BSJ Match #11 Breakdown & Ratings: Crew 1, Revs 0 – 3-5-2 alignment gave Columbus room to run

(Andrew Snook/Icon Sportswire via Getty Images)

The better of the two teams came out on top on a miserable night in Gillette. The New England Revolution and Columbus Crew SC battled in a fairly physical meeting for 85 minutes before the visitors snuck one past Matt Turner on a corner kick. This was a tough yet eye-opening result for The Boys in Blue. The best teams find ways to win games like this, and Columbus is a top team in the league this year; the Revolution, are not.

Let's look at the starting 11...

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For the second week in a row, Brad Friedel opted for Antonio Delamea over Claude Dielna. Brandon Bye got his second MLS start and Kelyn Rowe got his second consecutive start after returning from his injury. Chris Tierney started over Gabriel Somi for the second week in a row after playing well in last week's match against Toronto FC.


The 3-5-2: From Friedel's perspective, I think the 3-5-2 was used to clog Columbus' chances to build out of the back and make them uncomfortable on the ball. If you watch any of Crew SC's other games, it's blatantly clear they love to get their defenders (or Will Trapp) on the ball deep and build their attack from there. Friedel wanted to force them to beat the Revs in a different way. I'll lay out for the way in which the Crew were able to break down the Revolution's game plan.

This image (Revs in blue, and Columbus in yellow) is what the game looked like when Zack Steffen was on the ball. Teal Bunbury, Cristian Penilla, and the rest of the Revolution's front six made obvious attempts to disallow the Crew to get on the ball comfortably in their own defensive third. However, this stretched the midfield for both teams. The gap between the Jonathan Mensah and Jalil Anibaba was generally large and it allowed for Steffen to play into the forwards with space to play oncoming midfielders.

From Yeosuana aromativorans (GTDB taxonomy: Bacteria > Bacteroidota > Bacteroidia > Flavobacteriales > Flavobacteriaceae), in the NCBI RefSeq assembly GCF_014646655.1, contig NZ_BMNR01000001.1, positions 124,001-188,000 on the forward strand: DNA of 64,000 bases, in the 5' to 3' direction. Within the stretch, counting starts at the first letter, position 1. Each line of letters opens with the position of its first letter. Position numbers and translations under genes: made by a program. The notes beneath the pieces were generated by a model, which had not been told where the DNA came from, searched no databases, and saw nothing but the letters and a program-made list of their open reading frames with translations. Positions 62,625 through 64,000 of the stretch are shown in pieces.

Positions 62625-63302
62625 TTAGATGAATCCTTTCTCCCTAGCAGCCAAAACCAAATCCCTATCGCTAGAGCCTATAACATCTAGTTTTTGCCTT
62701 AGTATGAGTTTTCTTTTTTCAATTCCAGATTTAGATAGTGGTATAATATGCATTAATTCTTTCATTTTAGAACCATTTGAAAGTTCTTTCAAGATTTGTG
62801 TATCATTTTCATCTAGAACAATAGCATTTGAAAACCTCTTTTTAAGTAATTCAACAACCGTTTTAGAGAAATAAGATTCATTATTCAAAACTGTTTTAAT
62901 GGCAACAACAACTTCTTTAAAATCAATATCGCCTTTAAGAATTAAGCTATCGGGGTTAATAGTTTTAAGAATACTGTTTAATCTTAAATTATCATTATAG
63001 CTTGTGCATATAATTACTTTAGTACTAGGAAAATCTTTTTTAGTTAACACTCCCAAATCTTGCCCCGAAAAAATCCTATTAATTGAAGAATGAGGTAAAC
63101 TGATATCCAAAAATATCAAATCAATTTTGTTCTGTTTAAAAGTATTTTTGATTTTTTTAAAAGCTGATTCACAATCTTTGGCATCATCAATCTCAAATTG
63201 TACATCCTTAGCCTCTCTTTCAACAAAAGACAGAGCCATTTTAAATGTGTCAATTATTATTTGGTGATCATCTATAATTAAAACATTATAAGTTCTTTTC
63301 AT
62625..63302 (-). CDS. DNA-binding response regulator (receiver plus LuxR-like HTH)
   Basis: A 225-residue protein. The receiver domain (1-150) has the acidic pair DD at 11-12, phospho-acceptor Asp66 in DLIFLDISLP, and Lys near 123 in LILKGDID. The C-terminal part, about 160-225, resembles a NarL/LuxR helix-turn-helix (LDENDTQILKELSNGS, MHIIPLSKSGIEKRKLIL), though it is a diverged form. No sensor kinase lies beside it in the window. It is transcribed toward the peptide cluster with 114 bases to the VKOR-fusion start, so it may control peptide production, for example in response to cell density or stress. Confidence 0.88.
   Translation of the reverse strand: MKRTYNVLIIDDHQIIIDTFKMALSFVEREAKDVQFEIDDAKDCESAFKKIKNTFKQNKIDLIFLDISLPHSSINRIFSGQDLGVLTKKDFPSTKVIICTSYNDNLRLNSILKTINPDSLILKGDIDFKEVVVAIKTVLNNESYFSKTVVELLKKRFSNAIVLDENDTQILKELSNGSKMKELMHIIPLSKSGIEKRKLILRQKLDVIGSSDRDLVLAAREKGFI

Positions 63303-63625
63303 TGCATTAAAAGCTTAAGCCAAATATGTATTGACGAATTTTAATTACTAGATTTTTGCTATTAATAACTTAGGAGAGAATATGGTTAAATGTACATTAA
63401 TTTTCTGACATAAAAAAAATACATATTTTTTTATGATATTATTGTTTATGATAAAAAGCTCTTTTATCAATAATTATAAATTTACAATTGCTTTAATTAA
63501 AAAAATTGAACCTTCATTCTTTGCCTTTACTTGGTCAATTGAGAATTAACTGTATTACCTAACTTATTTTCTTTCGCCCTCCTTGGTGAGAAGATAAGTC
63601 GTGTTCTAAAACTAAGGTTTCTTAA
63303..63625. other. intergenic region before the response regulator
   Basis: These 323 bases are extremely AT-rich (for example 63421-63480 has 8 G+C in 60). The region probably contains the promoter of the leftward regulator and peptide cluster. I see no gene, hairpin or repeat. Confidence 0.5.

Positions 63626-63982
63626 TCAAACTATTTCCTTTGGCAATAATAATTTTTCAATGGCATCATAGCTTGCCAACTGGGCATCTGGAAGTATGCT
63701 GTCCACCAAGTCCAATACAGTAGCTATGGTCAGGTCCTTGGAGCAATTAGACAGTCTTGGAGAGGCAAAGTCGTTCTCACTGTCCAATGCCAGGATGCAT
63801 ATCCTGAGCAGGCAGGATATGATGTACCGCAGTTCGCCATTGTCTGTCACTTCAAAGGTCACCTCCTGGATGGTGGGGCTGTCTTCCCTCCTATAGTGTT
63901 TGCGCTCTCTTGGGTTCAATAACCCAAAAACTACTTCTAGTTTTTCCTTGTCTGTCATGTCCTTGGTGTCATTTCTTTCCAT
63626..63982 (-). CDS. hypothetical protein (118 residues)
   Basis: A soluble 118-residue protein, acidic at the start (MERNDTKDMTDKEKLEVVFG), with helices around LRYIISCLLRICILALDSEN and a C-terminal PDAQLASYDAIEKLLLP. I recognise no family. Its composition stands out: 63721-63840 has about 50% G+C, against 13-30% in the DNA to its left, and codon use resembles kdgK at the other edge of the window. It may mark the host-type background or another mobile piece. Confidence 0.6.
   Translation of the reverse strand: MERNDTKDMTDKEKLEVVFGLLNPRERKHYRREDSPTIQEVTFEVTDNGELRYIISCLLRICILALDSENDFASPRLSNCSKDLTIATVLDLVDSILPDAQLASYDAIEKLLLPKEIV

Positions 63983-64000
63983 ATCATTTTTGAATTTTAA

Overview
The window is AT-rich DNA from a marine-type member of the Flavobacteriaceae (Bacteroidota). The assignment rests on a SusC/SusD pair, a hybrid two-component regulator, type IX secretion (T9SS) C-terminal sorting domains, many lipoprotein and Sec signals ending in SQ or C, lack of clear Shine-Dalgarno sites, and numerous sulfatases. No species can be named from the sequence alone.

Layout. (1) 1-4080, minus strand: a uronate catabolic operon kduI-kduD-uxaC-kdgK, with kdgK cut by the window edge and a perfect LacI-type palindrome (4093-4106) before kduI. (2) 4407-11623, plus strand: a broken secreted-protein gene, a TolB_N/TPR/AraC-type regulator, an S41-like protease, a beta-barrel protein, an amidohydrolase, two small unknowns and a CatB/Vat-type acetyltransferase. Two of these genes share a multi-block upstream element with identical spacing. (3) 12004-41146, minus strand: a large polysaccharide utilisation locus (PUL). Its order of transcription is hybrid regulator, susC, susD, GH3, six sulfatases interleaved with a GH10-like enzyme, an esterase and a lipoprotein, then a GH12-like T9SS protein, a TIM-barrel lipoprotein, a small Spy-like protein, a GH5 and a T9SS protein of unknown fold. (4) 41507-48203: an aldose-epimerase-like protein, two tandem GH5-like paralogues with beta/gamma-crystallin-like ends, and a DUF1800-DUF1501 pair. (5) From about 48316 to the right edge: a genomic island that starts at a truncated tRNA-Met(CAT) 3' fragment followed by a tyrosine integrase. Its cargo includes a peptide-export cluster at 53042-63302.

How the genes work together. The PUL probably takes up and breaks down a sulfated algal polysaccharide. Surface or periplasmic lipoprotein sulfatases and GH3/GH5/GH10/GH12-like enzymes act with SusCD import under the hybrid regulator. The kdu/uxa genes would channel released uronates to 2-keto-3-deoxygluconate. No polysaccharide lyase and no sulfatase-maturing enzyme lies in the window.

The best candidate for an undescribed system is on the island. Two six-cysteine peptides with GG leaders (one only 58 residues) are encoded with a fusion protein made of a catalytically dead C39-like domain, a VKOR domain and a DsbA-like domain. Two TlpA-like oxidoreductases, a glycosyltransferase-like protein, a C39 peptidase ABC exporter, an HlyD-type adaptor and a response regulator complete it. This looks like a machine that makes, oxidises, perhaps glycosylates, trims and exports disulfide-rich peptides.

Here's a snapshot of the Crew exposing this space in the 60th minute.

The continuous attacks that came from Federico Higuain, Artur, and Gyasi Zardes beat down on the Revs' back line and eventually broke through in the form of a corner kick.

The disconnect: Another week, another glaring example that New England is simply not capable of breaking down the midfield of opposing teams. They develop their attack in counters, set pieces, and turnovers in the opposition's own end. The lack of possession in the midfield is becoming increasingly problematic and their attack is dependent on their defensive efforts.

Perhaps the reason for this is